Exploring Cambodia's Angkor Monuments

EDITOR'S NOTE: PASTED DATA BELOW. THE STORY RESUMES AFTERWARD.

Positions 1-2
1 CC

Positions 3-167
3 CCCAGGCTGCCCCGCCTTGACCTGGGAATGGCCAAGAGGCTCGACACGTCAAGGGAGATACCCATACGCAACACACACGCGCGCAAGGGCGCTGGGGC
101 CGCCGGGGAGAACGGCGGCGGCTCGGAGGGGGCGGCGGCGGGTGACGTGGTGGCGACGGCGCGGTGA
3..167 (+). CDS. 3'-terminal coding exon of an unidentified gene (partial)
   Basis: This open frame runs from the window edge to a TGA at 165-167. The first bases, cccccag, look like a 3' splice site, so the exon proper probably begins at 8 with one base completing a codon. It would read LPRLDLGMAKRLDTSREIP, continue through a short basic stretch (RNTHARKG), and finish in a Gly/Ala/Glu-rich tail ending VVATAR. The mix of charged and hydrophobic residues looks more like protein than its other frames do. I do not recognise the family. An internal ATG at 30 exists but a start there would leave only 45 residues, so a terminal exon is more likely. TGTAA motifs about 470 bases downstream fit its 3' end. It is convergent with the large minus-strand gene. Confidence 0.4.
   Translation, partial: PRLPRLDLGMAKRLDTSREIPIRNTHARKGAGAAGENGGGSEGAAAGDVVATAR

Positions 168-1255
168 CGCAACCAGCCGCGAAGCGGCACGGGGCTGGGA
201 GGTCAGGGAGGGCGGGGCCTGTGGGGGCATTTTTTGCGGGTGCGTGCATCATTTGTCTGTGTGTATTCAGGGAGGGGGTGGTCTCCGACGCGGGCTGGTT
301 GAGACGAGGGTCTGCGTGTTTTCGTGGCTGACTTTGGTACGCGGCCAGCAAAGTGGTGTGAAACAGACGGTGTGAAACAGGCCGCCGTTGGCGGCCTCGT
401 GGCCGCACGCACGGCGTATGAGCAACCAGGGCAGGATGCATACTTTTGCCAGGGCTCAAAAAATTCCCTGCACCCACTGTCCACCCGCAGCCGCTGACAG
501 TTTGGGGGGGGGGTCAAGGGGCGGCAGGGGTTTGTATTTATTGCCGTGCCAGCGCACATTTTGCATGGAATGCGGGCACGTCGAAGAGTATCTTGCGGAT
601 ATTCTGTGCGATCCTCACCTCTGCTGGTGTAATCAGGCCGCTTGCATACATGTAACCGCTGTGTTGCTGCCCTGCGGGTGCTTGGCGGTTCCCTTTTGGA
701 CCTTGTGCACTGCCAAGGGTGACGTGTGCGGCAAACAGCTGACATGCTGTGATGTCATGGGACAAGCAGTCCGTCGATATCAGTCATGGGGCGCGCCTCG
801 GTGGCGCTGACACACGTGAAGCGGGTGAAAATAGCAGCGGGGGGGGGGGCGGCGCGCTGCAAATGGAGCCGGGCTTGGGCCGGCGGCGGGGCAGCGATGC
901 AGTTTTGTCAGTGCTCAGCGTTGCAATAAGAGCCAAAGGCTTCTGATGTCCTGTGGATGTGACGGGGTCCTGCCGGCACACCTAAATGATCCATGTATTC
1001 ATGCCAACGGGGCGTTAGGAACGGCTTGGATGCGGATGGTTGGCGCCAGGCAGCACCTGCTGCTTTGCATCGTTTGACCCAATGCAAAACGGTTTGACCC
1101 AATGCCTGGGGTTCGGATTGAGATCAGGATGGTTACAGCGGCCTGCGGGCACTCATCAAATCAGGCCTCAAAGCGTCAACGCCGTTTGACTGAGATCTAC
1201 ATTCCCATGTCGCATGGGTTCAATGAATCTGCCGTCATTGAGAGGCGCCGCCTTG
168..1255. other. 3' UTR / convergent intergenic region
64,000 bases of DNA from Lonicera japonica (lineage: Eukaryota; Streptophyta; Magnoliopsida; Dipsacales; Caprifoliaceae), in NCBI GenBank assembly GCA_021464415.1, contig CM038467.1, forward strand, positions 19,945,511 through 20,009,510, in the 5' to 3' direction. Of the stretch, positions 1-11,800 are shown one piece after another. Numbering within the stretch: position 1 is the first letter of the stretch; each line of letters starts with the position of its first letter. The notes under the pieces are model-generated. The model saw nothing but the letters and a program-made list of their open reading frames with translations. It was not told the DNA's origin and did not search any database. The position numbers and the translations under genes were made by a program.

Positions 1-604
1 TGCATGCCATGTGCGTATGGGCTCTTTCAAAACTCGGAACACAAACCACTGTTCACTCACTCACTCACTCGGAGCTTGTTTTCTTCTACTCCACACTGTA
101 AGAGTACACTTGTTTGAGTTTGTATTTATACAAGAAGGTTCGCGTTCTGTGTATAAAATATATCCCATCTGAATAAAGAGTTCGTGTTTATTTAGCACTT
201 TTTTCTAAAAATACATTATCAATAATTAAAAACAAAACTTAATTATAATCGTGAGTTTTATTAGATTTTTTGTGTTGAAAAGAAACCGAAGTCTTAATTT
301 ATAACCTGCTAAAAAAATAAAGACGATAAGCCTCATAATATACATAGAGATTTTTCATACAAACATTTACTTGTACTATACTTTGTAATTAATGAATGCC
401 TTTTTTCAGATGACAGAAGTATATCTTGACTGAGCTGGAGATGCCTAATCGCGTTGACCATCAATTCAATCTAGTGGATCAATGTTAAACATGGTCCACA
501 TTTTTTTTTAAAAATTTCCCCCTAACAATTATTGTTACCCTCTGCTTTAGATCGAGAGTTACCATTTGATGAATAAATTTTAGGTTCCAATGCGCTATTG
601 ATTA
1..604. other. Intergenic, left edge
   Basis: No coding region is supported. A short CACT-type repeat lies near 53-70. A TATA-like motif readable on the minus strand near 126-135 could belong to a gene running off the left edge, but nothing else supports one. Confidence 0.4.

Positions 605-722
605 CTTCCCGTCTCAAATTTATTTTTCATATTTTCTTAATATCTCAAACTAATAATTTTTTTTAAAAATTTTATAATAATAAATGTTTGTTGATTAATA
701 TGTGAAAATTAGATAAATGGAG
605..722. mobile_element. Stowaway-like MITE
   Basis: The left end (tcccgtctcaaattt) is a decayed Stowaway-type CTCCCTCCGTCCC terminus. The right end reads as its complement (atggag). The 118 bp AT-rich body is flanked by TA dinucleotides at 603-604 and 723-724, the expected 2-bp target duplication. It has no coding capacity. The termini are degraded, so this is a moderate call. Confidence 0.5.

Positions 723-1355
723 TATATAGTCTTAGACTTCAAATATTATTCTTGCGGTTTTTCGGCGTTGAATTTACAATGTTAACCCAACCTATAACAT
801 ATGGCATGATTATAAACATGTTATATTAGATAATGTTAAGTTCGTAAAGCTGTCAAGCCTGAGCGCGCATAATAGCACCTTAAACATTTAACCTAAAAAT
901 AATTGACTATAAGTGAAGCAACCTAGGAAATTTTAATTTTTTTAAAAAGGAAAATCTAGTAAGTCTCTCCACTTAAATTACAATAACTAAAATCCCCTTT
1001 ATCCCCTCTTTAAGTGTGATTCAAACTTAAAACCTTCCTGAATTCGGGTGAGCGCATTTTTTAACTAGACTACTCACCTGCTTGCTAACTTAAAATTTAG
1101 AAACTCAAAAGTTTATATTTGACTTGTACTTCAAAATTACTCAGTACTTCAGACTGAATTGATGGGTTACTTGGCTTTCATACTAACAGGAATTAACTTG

The Hindu temple of Angkor Wat, a 200-acre sandstone monument, is the headliner in an archaeological showcase of more than 100 Khmer monuments – including monasteries and entire cities that date back to the 13th century – scattered across a forested area in northwestern Cambodia roughly the size of Philadelphia. If you make the common mistake of scheduling Angkor as a quick stop on your way to Thailand or Vietnam, you'll miss out on its less-explored side. Instead, plan on staying for a week (late October and November bring the least humid weather of the year), basing yourself in the nearby town of Siem Reap. When you arrive, take advantage of the jet lag that wakes you before dawn and head over to Angkor Wat first thing in the morning, when the stone corridors are blissfully silent. You'll have the ancient carvings all to yourself before the sun bakes the granite walls and the unlicensed "guided tour" peddlers start vying for your attention. Hire an official guide from the Khmer Angkor Tour Guide Association – the organization's rigorous licensing process ensures that your questions about Cambodian culture and the Khmer Empire won't go unanswered. In addition to Angkor, the must-see list includes Bayon, where serene, eerily lifelike faces are carved into the pillars, and Ta Prohm, the jungle-choked temple that served as the set for Tomb Raider.